A brilliant and elegant email marketing system has been deployed. The content, imagery, timing and touchpoint rules are flawless and would win accolades from marketing automation awards panels (yes, these exist — DMN Awards). However, sometimes success in the automation orchestration, even with good response rates, do not mean that the company is truly engaging with customers. Some customers that would prefer a phone survey or paper survey reply to the emails resigning themselves to the “well, that’s just how it is these days.” Inquire directly with customers and ask about their preferences — it makes a difference.

Our firm was recently involved in a project to build a patient-facing online appointment system for a medical practice. As part of the inquiry, patients were asked if they would prefer phone, email or text message for their follow-up messages. Over one-third preferred a phone call back to confirm their appointment and verify their information. It’s natural to think that since someone initially inquired online, his preference would be to receive correspondence electronically. Not the case. Take the initiative to learn about how specific groups of customers prefer to receive correspondence from your organization. This will improve response rates and customer satisfaction, particularly by building a deeper trust with the customer.

Traditional Outreach
Direct mail, in-person follow-up meetings and other forms of traditional, non-digital touchpoints are not dead. A hand-written thank you note goes along way in deepening a bond with a customer. The same goes for recognizing a customer while out at a restaurant and offering to buy a round of drinks. These micro-moments are difficult to quantify; however, they play exceptionally important roles in the lifetime value of a customer.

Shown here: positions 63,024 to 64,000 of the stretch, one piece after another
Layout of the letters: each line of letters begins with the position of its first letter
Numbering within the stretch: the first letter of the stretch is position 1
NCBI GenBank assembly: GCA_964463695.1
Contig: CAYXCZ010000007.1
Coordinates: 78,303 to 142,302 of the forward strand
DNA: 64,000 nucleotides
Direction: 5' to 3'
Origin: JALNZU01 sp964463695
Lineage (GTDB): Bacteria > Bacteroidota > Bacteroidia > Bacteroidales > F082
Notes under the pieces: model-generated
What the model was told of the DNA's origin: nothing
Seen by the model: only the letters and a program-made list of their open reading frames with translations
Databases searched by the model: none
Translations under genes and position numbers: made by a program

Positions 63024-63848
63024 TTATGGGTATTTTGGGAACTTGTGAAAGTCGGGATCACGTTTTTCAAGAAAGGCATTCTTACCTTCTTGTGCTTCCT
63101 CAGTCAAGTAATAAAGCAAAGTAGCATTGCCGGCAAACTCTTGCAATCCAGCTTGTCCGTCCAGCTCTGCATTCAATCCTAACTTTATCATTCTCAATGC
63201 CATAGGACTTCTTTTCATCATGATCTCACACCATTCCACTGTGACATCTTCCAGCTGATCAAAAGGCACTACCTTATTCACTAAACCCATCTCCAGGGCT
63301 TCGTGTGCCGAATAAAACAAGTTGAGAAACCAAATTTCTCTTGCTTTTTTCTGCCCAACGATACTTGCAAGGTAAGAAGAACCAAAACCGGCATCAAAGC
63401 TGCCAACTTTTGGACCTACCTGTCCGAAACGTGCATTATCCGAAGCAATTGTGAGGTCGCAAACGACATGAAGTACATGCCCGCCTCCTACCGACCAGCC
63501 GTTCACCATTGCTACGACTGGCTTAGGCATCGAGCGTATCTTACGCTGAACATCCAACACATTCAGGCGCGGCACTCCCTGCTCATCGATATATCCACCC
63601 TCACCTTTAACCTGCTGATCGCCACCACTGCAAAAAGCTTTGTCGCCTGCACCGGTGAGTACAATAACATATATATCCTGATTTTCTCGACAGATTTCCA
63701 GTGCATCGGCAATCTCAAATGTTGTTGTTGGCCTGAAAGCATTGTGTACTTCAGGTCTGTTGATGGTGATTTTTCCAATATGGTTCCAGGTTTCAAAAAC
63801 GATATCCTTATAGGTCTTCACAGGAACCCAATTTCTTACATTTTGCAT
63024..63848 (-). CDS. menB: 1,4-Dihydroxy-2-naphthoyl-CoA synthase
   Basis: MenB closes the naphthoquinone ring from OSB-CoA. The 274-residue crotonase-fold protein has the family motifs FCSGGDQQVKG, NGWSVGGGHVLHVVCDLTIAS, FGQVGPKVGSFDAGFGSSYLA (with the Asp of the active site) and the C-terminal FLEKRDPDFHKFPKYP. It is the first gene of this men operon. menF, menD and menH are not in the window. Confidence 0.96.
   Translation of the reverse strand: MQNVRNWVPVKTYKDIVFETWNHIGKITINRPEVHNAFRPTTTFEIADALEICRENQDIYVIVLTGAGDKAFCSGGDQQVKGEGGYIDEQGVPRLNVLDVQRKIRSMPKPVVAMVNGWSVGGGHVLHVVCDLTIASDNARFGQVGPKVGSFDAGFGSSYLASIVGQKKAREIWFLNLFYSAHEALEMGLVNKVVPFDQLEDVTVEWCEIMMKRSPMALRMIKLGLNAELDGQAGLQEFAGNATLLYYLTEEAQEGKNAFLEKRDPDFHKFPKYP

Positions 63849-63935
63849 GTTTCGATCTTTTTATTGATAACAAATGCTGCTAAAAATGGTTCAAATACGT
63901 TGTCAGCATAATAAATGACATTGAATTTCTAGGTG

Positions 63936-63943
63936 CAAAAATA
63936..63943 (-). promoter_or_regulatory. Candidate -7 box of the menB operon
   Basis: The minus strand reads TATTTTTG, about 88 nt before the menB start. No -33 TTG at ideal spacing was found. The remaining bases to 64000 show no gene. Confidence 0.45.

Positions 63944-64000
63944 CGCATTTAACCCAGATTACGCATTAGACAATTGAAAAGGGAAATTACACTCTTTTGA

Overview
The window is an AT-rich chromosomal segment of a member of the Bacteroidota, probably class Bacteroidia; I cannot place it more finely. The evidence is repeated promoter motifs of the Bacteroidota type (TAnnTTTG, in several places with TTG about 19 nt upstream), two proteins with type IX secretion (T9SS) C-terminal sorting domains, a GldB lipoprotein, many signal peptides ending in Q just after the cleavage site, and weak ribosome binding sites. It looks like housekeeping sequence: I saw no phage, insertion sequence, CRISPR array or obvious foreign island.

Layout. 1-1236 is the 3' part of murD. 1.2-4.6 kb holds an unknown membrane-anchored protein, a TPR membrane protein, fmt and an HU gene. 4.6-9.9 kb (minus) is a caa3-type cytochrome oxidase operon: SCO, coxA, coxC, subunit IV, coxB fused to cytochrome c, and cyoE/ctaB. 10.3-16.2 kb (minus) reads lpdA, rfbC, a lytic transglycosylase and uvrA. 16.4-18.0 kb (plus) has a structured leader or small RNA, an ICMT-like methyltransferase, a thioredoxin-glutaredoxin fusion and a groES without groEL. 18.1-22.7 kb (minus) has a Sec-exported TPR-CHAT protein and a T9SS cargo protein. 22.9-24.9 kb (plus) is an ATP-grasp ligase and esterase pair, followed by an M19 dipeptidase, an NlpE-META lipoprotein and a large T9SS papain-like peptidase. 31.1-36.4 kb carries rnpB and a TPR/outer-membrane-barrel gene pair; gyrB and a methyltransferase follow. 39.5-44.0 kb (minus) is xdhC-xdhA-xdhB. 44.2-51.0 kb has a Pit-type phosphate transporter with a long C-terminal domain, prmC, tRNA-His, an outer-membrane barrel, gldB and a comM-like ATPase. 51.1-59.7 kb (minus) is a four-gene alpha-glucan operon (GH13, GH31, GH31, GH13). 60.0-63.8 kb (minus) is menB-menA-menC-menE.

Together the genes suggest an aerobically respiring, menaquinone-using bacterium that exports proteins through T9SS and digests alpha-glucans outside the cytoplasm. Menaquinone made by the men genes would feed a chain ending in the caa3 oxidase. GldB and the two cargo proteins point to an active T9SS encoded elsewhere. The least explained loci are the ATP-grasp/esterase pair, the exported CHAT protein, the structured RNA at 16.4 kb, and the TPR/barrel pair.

If your firm is using a CRM system, log these informal interactions. Over time, it will be possible to spot a trend that can open new ways to improve the flow of business to the organization. For our business, I have been able to spot an uptick in business activity relevant to my time spent in the gym. Conversations with prospects that would not happen anywhere else are leading to more appointments and proposals.

Measurement & Return on Investment
Many organizations can comment at an expert level about their customer journey and associated touch points. Everything is working like a well-oiled machine; however these same business owners and managers have difficulty expressing the efficacy of these efforts.

“So, is it driving you new business?”

“Well, geez, I am not really sure.”

The intelligence and cool-factor of automation and an expert customer journey process can make it easy to overlook some real metrics. Certainly, somethings are difficult to track as one-to-one relationships. Does a more thought out email marketing flow directly result in increased in-store visits? It’s usually not easy to say with complete confidence. However, each campaign should have some metrics associated with to verify if the changes and new implementations are having positive impacts. Is there an uptick in calls? Leads? Positive reviews? Business owners and managers can evaluate multiple KPIs and determine over time which ones are the most meaningful. Lastly, when there are costs involved, whether it be professional consulting fees or SaaS technology expenditures, understand how those costs are being allocated and if they are being utilized.

One client we worked with had an exceptional process for following-up with customers and earning repeat business. Unfortunately, it was discovered that the company was paying for 3 SaaS subscriptions when only 1 was being used to accomplish its goals. The performance was so blinding, the company failed to assess the ROI across the entire enterprise. Paying closer attention along the way would have saved the company some hard earned dollars.



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Terence Channon

Terence Channon

Helping small business owners, founders, start-up employees, and investors understand entrepreneurship issues & investing in alternative & undeserved venues.